That this “lady” should take actions that precipitate the murder of herself and her family definitely lends O’Connor’s story a Gothic element, on par with Faulkner’s aging spinster laying down every night near the decomposed body of her would-be lover. If these two stories do not qualify as “Southern Gothic,” nothing does. Irrational thought processes, legacies of eras gone by, violence, and atmospheres deeply steeped in the American South are all present in both narratives.

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Southern Gothic fiction depicts a grotesque world in ruin.  In the two stories you ask about, the post-Civil War South is in ruin.

"A Rose for Emily" is specifically Southern Gothic.  Emily's home is a crumbling castle, the Southern economy is ruined, Emily's family is ruined, and the house's smell and Emily's penchant for holding on to corpses are grotesque.  The town in the story is truly a world in ruin, and mystery, in the form of Emily, pervades the story.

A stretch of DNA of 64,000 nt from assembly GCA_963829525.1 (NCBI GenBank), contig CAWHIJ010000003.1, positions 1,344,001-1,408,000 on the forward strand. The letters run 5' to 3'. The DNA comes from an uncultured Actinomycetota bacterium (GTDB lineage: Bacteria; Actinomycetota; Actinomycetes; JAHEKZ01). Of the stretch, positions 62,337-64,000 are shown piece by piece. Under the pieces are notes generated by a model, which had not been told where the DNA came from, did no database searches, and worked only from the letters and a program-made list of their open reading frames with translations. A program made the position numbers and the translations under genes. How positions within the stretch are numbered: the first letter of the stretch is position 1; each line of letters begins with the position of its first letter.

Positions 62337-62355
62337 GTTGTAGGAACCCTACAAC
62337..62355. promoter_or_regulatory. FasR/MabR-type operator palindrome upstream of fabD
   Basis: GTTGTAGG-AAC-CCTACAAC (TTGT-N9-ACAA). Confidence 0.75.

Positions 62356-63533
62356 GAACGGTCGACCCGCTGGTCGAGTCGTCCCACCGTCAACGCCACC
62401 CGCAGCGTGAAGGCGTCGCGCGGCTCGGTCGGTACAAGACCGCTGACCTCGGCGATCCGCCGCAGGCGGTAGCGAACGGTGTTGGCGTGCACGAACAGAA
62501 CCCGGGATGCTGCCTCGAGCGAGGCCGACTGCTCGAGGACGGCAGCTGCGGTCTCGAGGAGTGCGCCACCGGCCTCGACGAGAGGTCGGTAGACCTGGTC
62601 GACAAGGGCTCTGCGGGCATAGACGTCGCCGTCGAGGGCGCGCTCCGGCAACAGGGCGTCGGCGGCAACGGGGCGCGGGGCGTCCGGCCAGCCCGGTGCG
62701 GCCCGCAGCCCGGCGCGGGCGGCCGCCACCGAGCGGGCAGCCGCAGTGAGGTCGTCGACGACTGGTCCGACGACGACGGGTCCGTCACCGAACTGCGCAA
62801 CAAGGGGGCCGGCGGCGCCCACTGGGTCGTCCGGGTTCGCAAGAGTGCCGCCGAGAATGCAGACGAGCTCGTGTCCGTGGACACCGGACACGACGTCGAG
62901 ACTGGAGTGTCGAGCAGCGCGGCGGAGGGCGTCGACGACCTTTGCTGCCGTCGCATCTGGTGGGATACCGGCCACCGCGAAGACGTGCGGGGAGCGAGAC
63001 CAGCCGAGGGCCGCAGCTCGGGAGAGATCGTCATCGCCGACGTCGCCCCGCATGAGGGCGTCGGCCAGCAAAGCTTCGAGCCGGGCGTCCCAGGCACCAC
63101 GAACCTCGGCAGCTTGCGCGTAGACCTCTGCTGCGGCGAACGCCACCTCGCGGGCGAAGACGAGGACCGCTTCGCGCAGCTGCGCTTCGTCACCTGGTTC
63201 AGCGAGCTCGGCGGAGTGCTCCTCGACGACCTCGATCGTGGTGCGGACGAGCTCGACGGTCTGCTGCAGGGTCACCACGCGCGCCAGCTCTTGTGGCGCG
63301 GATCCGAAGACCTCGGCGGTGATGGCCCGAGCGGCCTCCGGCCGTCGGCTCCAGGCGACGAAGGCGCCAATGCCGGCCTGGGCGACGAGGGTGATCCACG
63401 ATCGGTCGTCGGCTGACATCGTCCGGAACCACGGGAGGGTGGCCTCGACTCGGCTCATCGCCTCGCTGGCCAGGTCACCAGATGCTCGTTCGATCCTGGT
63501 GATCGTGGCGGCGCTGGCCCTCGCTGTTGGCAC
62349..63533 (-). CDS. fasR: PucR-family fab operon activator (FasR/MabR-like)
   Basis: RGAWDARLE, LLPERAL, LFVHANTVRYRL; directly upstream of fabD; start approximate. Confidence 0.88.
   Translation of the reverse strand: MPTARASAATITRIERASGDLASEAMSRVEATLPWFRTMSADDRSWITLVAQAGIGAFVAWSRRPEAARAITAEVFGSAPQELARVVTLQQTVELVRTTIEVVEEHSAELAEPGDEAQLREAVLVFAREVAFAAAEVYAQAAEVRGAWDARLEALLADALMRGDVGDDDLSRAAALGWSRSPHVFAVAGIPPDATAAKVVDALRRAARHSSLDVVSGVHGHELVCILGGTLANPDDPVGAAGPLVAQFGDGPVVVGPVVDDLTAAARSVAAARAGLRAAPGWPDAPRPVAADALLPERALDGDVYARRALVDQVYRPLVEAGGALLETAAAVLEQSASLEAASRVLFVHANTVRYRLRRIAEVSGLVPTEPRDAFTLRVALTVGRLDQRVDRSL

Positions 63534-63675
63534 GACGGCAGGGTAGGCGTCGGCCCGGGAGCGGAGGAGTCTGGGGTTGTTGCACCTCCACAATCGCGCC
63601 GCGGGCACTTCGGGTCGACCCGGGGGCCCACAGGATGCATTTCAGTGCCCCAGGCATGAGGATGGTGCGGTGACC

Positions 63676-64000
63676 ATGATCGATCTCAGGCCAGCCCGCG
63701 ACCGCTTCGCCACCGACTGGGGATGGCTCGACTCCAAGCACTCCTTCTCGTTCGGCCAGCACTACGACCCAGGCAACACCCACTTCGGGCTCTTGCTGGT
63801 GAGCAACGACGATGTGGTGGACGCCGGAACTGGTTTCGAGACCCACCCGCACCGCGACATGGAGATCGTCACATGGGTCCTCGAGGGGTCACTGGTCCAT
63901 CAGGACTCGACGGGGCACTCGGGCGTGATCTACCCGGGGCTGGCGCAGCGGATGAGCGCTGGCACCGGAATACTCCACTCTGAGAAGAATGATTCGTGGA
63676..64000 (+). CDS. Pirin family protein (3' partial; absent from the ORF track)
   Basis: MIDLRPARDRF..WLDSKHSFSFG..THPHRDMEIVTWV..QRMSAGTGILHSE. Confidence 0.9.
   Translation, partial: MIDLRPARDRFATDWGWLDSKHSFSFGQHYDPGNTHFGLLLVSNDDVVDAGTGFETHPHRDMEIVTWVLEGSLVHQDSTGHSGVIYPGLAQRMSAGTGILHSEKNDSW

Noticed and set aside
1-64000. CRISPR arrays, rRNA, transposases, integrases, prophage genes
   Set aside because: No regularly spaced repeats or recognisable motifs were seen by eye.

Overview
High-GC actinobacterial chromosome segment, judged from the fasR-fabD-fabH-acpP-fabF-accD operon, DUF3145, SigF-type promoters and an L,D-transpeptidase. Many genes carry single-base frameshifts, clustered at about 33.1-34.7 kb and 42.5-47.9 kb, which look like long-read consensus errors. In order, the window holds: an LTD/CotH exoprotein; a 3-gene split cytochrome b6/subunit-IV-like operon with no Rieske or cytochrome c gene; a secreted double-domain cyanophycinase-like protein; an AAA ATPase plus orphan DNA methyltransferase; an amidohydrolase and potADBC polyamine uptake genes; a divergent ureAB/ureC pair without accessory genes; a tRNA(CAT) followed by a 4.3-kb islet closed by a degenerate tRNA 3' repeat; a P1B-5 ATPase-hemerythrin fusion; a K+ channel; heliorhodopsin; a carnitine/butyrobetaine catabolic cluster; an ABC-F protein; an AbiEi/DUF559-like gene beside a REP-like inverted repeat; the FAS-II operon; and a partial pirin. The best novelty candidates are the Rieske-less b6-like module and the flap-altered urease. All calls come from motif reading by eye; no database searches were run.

"A Good Man is Hard to Find" is less obviously Southern Gothic, in that no house/castle is falling to pieces and no one sleeps with a corpse.  A physical setting of decay does not center this work.

But the fictional world of "Good Man" is still a depraved, grotesque world in ruin.  The grandmother is hideous, and creates a hideous world for those around her.  She sees herself as a Christian, and sees her Christianity as a ticket to bully and criticize those around her who are not as godly as she is.  She is unaccepting of everyone.  The Misfit, of course, is grotesque in his violence, and presides over the ruined world of the story. 

O'Connor's Southern world is a grotesque, ruined world, in which God's grace is at work, ironically, through the violent Misfit.  It is an upside-down world in which the murderous Misfit is a more attractive character than the hypocritical, self-righteous grandmother.